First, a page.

Home sizes have also nearly tripled since WWII . The average new home has grown from a modest 983-square-feet in 1950 to north of 2,600-square-feet today. And we don’t even need all that space: the number of people per home continues to shrink while most of the available space in a home tends to go unused.

Meanwhile, in cities, high-density, transit friendly, small footprint housing has become difficult to build. According to the Washington Post’s Emily Badger, America experienced a mass halt on urban construction following the stock market crash of 1929. When the economy rebounded after WWII, housing development skewed strongly toward suburbs due to cheap money through VA loans and the advances in automotive technology. The dearth of corresponding urban development has led to the major housing shortages currently springing up in our most economically vital cities.

We’re at a crossroads: we’ve witnessed the failure of sprawl, yet we continue to push further out because: 1. We need more housing, 2. Our cities have become inhospitable places to develop. If ever there was a time for an innovative leap on the scale of bricks and cars, it’s now.

kasita porch
Early rendering of KASITA

INNOVATION #4: The Everywhere Home

French anthropologist Marc Augé’s said that people in the modern world “are always, and never, at home.” Augé’s remark was a charge and caution against the homogenizing effects of globalization, but his words can also be interpreted another way. Technology gives us the ability to be at home—or at work, or with friends—no matter where we are in space. Similarly, technology allows us on-demand access to cars, sports equipment, music libraries, clothes, and food—all the stuff we used to store at home. We might not be at “home” in the sense of a particular address, but we have access to the resources our homes provide.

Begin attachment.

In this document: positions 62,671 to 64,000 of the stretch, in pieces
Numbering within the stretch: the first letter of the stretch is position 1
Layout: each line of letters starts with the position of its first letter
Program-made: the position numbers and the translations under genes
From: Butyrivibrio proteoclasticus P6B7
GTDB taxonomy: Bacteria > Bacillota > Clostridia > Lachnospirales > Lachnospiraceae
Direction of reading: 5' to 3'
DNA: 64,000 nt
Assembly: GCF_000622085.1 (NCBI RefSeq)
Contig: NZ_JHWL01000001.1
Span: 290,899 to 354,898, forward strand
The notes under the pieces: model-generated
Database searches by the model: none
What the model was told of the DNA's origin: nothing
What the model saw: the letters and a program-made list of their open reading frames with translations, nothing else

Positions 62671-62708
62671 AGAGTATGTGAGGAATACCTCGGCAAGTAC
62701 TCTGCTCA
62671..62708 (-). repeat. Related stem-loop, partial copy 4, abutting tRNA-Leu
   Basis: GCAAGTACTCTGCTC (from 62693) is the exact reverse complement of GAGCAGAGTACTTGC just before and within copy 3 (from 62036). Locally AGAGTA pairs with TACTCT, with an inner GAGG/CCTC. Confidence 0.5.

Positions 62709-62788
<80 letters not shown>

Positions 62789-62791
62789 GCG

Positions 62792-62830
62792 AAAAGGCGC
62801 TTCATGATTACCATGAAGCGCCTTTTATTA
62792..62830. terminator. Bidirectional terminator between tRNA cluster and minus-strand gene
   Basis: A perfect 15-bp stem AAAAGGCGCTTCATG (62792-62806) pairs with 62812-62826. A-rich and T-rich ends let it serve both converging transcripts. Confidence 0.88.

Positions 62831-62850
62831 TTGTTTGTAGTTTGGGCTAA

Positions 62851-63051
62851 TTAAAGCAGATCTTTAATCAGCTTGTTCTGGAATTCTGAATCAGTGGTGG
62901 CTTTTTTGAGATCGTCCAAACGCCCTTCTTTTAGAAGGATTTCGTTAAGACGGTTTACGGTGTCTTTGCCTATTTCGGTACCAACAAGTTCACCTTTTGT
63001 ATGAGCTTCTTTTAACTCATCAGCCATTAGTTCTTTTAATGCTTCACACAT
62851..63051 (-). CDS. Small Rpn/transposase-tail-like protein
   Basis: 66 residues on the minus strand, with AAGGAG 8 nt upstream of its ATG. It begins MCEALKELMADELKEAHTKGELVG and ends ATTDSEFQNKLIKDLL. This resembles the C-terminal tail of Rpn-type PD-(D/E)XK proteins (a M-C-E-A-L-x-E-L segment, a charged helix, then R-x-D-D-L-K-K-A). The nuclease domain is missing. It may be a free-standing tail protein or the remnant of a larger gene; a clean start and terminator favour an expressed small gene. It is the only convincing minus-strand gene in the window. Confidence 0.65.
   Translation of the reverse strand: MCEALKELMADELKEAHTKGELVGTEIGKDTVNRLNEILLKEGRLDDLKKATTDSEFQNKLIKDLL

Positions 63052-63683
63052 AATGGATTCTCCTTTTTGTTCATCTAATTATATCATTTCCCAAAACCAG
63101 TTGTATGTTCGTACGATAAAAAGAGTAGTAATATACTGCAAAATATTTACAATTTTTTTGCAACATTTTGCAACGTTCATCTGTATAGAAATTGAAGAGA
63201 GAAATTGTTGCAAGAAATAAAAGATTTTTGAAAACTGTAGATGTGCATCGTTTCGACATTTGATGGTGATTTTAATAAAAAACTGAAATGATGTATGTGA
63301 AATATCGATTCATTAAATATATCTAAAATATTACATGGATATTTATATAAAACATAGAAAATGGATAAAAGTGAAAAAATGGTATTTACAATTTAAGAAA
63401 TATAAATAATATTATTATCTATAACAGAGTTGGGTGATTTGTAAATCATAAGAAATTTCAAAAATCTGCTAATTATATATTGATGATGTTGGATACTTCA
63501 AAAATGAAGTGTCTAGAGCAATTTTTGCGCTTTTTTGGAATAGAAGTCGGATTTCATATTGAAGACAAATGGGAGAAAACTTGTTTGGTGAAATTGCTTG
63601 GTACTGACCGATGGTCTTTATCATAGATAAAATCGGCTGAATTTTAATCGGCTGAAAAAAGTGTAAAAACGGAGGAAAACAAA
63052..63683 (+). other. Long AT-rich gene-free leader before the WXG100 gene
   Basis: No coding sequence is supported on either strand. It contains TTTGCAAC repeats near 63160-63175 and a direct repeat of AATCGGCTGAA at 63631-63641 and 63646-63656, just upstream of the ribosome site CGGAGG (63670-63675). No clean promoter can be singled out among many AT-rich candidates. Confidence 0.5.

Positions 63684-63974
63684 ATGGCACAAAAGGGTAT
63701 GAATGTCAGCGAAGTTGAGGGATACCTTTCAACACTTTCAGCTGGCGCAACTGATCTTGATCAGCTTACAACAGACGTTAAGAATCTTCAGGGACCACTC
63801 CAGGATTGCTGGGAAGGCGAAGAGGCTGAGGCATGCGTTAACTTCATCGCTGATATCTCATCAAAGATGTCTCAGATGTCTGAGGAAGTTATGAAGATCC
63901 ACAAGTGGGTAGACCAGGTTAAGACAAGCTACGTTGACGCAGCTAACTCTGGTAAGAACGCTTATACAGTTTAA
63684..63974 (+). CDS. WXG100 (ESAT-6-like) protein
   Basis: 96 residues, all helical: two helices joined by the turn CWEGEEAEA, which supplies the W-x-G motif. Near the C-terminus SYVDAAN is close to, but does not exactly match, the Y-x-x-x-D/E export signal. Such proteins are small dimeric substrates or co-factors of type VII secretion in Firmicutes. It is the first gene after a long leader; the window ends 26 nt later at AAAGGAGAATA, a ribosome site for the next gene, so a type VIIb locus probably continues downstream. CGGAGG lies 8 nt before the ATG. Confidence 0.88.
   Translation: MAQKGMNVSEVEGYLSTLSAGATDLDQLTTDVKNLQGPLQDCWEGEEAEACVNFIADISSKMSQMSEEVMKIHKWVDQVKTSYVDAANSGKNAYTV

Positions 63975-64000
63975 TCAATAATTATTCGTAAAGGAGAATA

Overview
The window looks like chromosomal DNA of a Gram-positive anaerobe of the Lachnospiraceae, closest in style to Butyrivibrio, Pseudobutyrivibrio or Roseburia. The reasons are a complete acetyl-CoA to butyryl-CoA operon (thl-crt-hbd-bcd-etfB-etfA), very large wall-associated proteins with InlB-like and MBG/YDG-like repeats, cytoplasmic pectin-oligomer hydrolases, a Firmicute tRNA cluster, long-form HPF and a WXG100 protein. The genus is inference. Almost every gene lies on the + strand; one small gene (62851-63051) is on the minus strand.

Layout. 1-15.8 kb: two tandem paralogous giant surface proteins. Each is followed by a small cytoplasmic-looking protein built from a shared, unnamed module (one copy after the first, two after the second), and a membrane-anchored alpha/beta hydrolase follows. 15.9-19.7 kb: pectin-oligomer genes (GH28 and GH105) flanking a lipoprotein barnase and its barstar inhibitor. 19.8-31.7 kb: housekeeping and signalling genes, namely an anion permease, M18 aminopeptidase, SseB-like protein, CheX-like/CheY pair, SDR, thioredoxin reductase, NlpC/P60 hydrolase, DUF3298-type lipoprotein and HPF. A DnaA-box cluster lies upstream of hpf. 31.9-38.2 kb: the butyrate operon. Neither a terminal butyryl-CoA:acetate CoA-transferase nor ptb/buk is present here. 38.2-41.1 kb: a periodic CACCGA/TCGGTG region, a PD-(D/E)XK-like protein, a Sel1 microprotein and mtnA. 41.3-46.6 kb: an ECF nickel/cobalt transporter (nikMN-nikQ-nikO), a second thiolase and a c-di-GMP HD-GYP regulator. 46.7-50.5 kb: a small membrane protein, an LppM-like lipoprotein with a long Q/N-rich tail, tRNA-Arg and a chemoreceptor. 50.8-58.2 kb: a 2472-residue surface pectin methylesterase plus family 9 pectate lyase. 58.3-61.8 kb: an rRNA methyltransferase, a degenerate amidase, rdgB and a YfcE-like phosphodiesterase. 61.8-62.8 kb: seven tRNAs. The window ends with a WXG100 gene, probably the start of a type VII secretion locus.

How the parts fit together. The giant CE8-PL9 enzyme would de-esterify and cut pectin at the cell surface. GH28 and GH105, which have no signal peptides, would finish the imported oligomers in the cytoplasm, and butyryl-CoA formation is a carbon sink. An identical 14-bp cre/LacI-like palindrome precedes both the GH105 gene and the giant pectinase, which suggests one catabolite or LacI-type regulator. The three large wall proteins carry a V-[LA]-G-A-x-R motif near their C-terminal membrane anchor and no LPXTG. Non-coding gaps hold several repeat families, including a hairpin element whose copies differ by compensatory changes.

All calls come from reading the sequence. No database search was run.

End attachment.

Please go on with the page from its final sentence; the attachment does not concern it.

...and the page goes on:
The next major innovation in housing will be designed around this new technological reality.

Conventional housing, particularly suburban housing, is designed around fixed space that requires its own transportation system, large caches of stuff, and rooms for each occupant. To have a complete home in this system is to have a complete life. But this approach to housing can’t adapt to the rapidly changing ways in which we live. The conventional home is a lot like a smartphone that doesn’t have access to data and must store all its information locally.

In contrast, many of our future homes will be fully connected with smartphone-levels of sophistication. Like smart devices, they will be designed with user experience at the top of mind. Many dwellings will be smaller because they don’t need to store as much stuff. Floorplans will also be downsized because they’ll be designed without unnecessary, unused spaces like foyers and formal dining rooms (Jony Ives wouldn’t put a rarely used, hard to maintain button on an iPhone, would he?). And just as you wouldn’t make a one-off smartphone, future homes will be mass produced, enjoying engineering efficiencies, increased quality, short construction time and low production costs.

Of course there will be more than small, smart, efficient urban homes in the future. There is no one-size-fits-all solution. But smart micro-homes are a solution that fits many. Single urban households make up anywhere from 30-50 percent of households in most major cities. In the future, we’re going to see a lot more housing that’s compact and adaptable—houses that allow people to be at home wherever they are.